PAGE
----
A survey of UK CTOs, CIOs, and CISOs has found that 99% of UK organisations suffered security breaches in the last twelve months with attack volumes increased significantly in the period.

The survey, conducted by Opinion Matters and commissioned by VMware Carbon Black, gauged responses from 251 UK CIOs, CTOs, and CISOs from UK organisations on the nature and frequency of cyber attacks targeting their organisations, whether they suffered breaches as a result, and how prepared they are to defend against future attacks.

While 98% of those surveyed said that attack volumes have increased in the last 12 months, 99% of them said their business has suffered a security breach in the last 12 months, with the average organisation experiencing 63 breaches in the period.

Even though 96% of the respondents also said that cyber attacks have become more sophisticated, only 6% said they plan to increase cyber defence spending in the coming year. Security professionals also admitted their organisations are using more than eight different tools or consoles on average to manage their cyber defence programme, thereby making their environments complex and hard-to-manage.

“Siloed, hard-to-manage environments hand the advantage to attackers from the start. Evidence shows that attackers have the upper hand when security is not an intrinsic feature of the environment. As the cyber threat landscape reaches saturation, it is time for rationalisation, strategic thinking and clarity over security deployment,” said Rick McElroy, Cyber Security Strategist at VMware Carbon Black.

– 93% of UK organisations targeted by COVID-19 malware

A supplemental survey focussed on the impact COVID-19 has had on the attack landscape found that as many as 93% of UK organisations have been targeted by COVID-19-related malware, with 88% of security professionals also sharing that they witnessed increased phishing attacks and increased IoT exposure.

The marked increase in phishing campaigns exploiting the COVID-19 pandemic to target organisations has also exposed serious loopholes in organisations’ existing defences and disaster recovery plans. In response to the survey, 89% of respondents reported gaps in recovery planning, ranging from slight to severe, and 88% said they had uncovered gaps in IT operations.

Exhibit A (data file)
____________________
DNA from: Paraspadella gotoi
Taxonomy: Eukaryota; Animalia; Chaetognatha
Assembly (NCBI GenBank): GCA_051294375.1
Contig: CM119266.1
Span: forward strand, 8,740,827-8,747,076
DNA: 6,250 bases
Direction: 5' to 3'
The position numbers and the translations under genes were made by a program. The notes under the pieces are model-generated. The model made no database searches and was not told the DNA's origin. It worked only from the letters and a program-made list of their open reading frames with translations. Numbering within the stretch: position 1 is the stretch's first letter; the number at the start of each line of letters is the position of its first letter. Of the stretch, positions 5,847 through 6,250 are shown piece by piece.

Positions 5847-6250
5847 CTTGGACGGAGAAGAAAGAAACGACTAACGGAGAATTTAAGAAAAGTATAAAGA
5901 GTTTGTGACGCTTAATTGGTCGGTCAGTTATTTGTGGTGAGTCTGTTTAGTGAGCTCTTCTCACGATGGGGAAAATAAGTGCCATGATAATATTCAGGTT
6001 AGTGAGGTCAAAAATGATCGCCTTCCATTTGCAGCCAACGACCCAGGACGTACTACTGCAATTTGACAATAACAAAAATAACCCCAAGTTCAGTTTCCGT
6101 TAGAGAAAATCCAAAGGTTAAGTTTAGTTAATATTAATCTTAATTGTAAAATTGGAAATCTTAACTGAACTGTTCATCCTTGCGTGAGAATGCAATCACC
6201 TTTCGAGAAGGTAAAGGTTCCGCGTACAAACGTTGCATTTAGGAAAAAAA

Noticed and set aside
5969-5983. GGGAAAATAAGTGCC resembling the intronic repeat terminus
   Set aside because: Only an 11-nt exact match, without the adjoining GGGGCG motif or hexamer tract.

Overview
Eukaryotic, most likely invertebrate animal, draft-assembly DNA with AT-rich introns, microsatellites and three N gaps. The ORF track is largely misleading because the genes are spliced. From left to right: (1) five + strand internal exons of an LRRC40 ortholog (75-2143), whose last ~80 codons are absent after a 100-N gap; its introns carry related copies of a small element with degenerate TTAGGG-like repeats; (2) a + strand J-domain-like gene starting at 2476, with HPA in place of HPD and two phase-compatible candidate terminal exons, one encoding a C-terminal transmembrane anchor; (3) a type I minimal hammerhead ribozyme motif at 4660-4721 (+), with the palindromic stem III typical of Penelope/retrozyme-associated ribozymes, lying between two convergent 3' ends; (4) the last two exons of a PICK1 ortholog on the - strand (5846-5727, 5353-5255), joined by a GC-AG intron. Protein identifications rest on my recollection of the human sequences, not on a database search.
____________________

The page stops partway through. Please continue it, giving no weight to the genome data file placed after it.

83% of those surveyed also said they encountered problems around enabling a remote workforce, 74% said they’ve experienced challenges communicating with employees, 84% said they had experienced difficulty communicating with external parties, and 70% said the situation uncovered gaps around visibility into cybersecurity threats.

“The global situation with COVID-19 has put the spotlight on business resilience and disaster recovery planning. Those organisations that have delayed implementing multi-factor authentication appear to be facing challenges, as 28% of UK respondents say the inability to implement MFA is the biggest threat to business resilience they are facing right now,” McElroy added.

– More than half of all phishing emails are related to the COVID-19 pandemic

A new report from security awareness training provider KnowBe4 has also revealed a sharp rise in phishing email attacks related to COVID-19 in Q2 2020. According to the firm’s Q2 2020 top-clicked phishing report, spammers used a number is misleading subject lined in their spam emails to induce victims into clicking on links or downloading files.

The top subject lines used by spammers included COVID-19 Awareness, Coronavirus Stimulus Checks, List of Rescheduled Meetings Due to COVID-19, COVID-19 – Now airborne, Increased community transmission, Confidential Information on COVID-19, and Branch/Corporate Reopening Schedule. In all, coronavirus-related phishing emails formed 56% of all phishing emails in Q2.

“It’s no surprise that phishers and scammers are using the avalanche of new information and events involving the global coronavirus pandemic as a way to successfully phish more victims. These phishing scams are becoming more aggressive and more targeted as this pandemic continues. Everyone should remain very skeptical of any email related to COVID-19 coming into their inbox,” said Stu Sjouwerman, CEO of KnowBe4.